A few weeks ago, the Teens Curate Teens team got together with our instructor Nate and continued our discussions on how we wanted to present artworks in the up-coming art exhibition in Sugar Hill, Harlem. We sat down, put our thinking caps on, and listed several topics and ideas we wanted to the exhibition to represent.
Among the ideas were family, hope, education, the community, etc. The main idea everyone agreed on was that the show needed to tell what Sugar Hill, a well known community for its rich history in African-American history, was all about.
To help us learn more about the community, our TraC instructor Nate and Jodie from No Longer Empty then suggested that the group walk a few blocks in Sugar Hill, and ask the locals what they think about it. Before we left, we talked about what we needed to learn and what questions we would ask. Mostly, we wanted to know what were the people’s most memorable moments about the area.
Finally, we set out and took the train to 165th street on a cold rainy evening. Due to the weather, there were very few people on the streets so the team decided to go inside an interesting looking bookstore called Word up Community Bookstore.
This wasn’t your average bookstore. It was packed with books of all types, from music to parenting to politics. The ceilings and walls were one giant painting that was gradually building, being painted by an artist who visits and paints the shop in his spare time. In the back left was a mini stage and mic for their spoken word and poetry slams. The workers at this store seemed to definitely be familiar with the Sugar Hill community.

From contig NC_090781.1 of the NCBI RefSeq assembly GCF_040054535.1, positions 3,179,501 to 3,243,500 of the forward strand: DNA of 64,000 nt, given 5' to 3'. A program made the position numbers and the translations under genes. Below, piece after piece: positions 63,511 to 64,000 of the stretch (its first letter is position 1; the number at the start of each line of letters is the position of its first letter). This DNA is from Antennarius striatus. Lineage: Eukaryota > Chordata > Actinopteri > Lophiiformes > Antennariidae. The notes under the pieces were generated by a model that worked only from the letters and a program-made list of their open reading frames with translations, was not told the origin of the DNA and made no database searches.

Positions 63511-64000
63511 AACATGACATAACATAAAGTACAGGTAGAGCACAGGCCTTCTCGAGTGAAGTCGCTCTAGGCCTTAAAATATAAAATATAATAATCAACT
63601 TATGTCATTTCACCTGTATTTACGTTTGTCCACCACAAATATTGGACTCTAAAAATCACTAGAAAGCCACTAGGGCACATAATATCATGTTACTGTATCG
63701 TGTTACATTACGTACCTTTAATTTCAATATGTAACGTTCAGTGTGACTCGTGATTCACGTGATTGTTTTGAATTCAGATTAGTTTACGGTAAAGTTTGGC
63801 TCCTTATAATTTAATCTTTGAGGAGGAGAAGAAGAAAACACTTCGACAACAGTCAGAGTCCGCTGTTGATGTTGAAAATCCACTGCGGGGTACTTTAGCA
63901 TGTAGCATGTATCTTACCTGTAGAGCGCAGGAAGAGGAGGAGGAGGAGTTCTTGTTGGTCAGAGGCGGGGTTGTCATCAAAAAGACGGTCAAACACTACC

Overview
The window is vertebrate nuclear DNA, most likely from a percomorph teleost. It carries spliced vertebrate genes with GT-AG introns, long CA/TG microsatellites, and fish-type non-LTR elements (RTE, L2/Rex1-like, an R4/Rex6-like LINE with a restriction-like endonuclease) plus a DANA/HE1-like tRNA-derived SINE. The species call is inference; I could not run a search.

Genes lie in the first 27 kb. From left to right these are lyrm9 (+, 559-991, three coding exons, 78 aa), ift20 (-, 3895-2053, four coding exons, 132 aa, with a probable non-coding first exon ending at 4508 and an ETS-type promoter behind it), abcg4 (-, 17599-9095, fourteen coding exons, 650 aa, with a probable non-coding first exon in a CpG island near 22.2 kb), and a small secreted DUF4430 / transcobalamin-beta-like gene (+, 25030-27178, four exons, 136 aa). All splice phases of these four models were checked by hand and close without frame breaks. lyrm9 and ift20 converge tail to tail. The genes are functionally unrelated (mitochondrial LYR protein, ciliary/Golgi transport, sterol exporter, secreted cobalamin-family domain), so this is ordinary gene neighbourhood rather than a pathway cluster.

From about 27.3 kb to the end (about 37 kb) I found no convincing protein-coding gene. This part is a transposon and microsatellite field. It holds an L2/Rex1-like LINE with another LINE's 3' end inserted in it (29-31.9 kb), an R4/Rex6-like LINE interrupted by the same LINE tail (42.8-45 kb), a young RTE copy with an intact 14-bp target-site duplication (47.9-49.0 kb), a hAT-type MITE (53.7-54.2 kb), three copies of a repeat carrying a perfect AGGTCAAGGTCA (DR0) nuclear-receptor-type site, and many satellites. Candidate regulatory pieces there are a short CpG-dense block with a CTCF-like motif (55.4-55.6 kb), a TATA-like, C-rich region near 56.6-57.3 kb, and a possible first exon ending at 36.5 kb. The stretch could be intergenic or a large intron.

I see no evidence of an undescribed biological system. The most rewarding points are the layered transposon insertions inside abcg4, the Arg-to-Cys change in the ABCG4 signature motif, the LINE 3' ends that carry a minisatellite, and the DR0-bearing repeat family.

One girl working at the bookstore, her name is Alex, had grown up in Sugar Hill. She said that she went to a really good school where she learned very well and teachers helped the students a lot. Growing up, she felt, and still does feel, like the community was like her extended family. ” I could be walking down the street, and meet my great grandma for the first time,” she said, “Everyone takes care of each other.” Everyone else at the bookstore felt pretty much the same way about Sugar Hill. Based on the information Teens Curate Teens received, we agreed that the exhibition needed to display the love, care, hope, and comforting feel that Sugar Hill gives off.